Making one’s way down a list of top-grossing Tamil films is like eating at a buffet – at some point, everything starts to look the same (though all of it maintains that delightful flair that brought you there in the first place) until you hit that rare oddball that sticks out on the palate, leaving you both wondering and being reminded of why you keep coming back. “Dasavathaaram” is one of these films, a film that is recognisably a part of its genre and fulfilling all the tropes it’s expected to, but also one which juts out in strange and not altogether successful ways.
This is not to say “Dasavathaaram” isn’t enjoyable. It’s a treat to watch, hitting all the right buttons and leading the audience through laughter as well as more tense emotional moments. The one liners are corny and delicious, and the jokes are spot on. While, as usual, some of the references fly over the heads of non-Indian audience members, most of the writing is very good and exactly what one is looking for in a Tamil action film.
The opening, especially, lays out an enticing appetiser for the rest of the film, laying out the expectation of something grand and glorious to match it. While the film doesn’t necessarily on the promise laid out by the opening, the song and the images that overlay it are moving and highly effective at explaining the film’s goal and themes.
It’s these goals and themes that make up the more interesting and savoury parts of the film. While all of the Tamil films I’ve reviewed thusfar have striven to say something more than just a basic action plot, “Dasavatharaam” is the most blatant about it, stating from the outset that it wants to consider the interaction between science and religion as well as the effect of random actions on each other. It’s a film that wants to talk about gods and what it is to believe, all while also telling the story of a biogeneticist cum terrorist as he struggles to prevent an engineered plague from wiping out humanity.
The question, of course, becomes one of how effectively “Dasavathaaram” helps the audience digest this message. The lead actor, Kamal Haasan, flits through numerous roles, ranging from a Christian Dalit to an atheistic biogeneticist to explore these relationships between people and gods, but what is ultimately explored to a greater degree is the relationship between people. In trying to discuss gods, Haasan created a world in which the gods themselves are replaced by the people who worship them, and it is these people who are far more interesting.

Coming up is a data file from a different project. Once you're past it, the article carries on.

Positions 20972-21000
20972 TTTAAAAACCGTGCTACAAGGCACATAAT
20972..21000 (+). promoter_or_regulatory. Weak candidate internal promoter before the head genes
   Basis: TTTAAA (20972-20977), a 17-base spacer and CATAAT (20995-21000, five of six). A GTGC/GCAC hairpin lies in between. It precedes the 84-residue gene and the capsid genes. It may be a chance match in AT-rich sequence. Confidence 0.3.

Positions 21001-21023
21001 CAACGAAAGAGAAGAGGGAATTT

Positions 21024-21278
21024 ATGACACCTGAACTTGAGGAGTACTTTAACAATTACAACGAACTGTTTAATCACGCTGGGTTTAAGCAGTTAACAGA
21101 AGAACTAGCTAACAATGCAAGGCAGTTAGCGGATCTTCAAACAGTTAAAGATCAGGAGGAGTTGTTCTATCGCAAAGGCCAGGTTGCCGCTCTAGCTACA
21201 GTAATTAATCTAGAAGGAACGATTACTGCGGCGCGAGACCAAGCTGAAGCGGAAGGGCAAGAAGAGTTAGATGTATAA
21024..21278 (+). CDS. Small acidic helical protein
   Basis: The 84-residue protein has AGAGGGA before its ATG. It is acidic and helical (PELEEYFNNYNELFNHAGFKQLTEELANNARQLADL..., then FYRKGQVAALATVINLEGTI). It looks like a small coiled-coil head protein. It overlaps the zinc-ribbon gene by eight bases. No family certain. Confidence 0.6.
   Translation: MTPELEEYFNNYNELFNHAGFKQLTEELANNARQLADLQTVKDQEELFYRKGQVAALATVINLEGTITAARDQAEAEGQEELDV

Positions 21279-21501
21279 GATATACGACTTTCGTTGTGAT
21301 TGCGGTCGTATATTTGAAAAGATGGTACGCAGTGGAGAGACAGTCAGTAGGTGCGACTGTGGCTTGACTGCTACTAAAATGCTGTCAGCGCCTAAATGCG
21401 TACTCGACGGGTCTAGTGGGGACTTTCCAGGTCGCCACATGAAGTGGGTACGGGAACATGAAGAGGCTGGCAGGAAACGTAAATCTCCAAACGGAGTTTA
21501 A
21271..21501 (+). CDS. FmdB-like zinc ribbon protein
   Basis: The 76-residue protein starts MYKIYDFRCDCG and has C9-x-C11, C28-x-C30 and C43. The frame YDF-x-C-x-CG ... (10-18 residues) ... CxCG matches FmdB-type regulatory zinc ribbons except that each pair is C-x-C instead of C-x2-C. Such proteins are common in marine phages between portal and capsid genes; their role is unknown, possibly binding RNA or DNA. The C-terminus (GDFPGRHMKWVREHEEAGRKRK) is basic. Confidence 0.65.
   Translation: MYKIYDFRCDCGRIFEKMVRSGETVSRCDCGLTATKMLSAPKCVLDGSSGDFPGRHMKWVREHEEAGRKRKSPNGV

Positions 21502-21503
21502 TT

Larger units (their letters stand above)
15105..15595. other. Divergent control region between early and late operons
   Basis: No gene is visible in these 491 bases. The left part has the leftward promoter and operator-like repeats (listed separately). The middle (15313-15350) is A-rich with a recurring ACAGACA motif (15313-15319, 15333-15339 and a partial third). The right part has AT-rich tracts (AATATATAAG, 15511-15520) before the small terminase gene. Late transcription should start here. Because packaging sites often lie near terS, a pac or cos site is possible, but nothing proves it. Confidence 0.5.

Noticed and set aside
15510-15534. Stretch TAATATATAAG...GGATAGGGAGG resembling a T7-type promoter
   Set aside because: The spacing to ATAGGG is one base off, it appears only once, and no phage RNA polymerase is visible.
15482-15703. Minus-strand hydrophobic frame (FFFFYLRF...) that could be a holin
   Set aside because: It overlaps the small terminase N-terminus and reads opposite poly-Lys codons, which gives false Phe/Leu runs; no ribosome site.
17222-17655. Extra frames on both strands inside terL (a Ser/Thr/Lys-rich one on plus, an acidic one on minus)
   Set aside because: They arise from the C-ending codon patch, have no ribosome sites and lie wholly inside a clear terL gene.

The Sikh singer Avtaar Singh (Kamal Haasan), for instance, is clearly meant to represent one version of communication with gods. He sings songs about how to commune with God. His entire plot arc is about accepting God’s will and God’s actions. However, it is Singh’s interactions with his family and with himself that become far more interesting than any message of faith. He is a powerful character, and his ability to accept his fate and explain why he does so is fascinating.
The same holds true of the main protagonist, Dr. Govind (Haasan) who, over the course of his misadventures, ends up partnered with an orthodox Hindu girl named Andaal (Asin Thottumkal). While she extremely faithful to her religion and her icons of her deities on the surface, the fact that she is willing to interact with and continue to follow a wholly inappropriate man states something interesting about her relationship with her faith and that possible fluidity. Equally, while the script may have Govind stating that he acknowledges the possibility of gods, the character never does. Instead, what faith people are and what they may or may not believe in shrinks away to simply be another part of character, and largely plays little role other than set dressing.